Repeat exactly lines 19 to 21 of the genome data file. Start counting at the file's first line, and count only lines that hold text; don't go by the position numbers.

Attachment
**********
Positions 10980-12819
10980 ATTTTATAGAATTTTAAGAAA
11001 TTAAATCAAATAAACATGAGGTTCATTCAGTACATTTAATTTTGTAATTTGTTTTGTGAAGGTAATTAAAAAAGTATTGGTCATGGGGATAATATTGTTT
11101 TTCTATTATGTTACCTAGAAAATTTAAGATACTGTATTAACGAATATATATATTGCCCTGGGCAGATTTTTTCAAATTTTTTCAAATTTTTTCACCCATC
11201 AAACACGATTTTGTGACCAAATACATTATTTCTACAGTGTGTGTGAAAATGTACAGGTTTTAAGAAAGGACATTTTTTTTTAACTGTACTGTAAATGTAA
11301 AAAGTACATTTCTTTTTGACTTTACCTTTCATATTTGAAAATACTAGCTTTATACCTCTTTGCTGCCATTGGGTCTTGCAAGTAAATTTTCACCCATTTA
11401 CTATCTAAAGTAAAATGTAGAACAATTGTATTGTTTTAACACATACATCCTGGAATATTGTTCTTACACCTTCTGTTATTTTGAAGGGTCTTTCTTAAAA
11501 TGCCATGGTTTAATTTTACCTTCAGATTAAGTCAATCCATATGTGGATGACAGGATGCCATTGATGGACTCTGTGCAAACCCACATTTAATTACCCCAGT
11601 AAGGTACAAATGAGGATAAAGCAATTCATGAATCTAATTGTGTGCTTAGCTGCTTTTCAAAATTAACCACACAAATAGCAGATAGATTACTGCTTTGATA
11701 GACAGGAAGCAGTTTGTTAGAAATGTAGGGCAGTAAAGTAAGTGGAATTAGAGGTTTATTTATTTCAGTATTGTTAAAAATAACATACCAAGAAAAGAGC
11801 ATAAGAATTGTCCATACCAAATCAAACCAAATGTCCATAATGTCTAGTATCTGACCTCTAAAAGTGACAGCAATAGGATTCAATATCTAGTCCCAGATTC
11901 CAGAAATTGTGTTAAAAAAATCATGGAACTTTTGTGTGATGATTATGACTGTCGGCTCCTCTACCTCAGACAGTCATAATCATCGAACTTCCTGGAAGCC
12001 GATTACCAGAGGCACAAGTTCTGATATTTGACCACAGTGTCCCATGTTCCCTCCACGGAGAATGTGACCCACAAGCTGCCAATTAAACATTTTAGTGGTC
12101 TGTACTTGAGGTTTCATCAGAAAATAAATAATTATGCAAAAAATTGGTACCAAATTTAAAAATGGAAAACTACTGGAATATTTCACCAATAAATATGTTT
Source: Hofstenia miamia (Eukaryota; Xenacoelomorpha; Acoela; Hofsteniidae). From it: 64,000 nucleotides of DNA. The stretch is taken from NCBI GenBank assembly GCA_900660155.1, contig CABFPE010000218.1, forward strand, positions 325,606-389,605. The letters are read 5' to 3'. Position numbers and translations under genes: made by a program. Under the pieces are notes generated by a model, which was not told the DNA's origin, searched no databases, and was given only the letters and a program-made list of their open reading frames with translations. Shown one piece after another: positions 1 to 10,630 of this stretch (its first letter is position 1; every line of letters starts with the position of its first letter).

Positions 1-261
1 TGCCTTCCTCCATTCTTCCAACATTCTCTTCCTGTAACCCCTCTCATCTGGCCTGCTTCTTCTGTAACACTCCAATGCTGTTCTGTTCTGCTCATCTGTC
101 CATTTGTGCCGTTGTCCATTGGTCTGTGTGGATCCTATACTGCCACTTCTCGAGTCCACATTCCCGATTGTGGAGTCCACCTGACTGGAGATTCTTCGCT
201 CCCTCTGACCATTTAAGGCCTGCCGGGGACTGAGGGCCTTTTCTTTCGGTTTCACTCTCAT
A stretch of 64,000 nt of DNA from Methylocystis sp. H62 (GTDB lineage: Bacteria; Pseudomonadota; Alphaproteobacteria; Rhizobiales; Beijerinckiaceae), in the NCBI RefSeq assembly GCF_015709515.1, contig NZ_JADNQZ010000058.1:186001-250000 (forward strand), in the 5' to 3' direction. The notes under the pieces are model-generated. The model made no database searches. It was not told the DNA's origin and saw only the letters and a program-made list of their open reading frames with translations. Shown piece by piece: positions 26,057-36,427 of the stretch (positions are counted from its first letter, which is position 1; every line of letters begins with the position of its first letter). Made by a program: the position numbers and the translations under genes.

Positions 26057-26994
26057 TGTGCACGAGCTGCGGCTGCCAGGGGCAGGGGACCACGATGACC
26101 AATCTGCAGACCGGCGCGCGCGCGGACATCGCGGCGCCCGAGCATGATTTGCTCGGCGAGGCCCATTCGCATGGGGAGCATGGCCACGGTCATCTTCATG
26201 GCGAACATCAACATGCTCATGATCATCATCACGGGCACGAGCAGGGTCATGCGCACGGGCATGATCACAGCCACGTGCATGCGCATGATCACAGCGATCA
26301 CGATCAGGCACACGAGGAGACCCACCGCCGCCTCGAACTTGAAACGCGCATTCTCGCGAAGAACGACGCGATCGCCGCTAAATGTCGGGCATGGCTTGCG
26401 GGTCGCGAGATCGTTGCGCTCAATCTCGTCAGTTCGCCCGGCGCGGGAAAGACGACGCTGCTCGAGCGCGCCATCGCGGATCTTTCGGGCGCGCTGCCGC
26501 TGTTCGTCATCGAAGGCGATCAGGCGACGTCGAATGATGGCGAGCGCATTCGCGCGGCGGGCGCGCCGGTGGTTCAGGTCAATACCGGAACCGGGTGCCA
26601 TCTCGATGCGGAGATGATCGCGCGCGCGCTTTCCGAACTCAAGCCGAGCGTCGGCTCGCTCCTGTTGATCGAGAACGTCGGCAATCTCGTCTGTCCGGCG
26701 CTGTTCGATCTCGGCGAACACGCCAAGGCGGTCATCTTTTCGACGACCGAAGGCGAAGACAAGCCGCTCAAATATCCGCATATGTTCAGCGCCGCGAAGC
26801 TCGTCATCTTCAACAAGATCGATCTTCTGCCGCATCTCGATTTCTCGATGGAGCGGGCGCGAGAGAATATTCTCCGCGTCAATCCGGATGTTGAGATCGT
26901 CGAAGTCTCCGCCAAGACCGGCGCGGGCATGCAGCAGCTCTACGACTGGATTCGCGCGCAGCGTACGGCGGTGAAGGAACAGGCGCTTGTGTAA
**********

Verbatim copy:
201 CCCTCTGACCATTTAAGGCCTGCCGGGGACTGAGGGCCTTTTCTTTCGGTTTCACTCTCAT
A stretch of 64,000 nt of DNA from Methylocystis sp. H62 (GTDB lineage: Bacteria; Pseudomonadota; Alphaproteobacteria; Rhizobiales; Beijerinckiaceae), in the NCBI RefSeq assembly GCF_015709515.1, contig NZ_JADNQZ010000058.1:186001-250000 (forward strand), in the 5' to 3' direction. The notes under the pieces are model-generated. The model made no database searches. It was not told the DNA's origin and saw only the letters and a program-made list of their open reading frames with translations. Shown piece by piece: positions 26,057-36,427 of the stretch (positions are counted from its first letter, which is position 1; every line of letters begins with the position of its first letter). Made by a program: the position numbers and the translations under genes.

Positions 26057-26994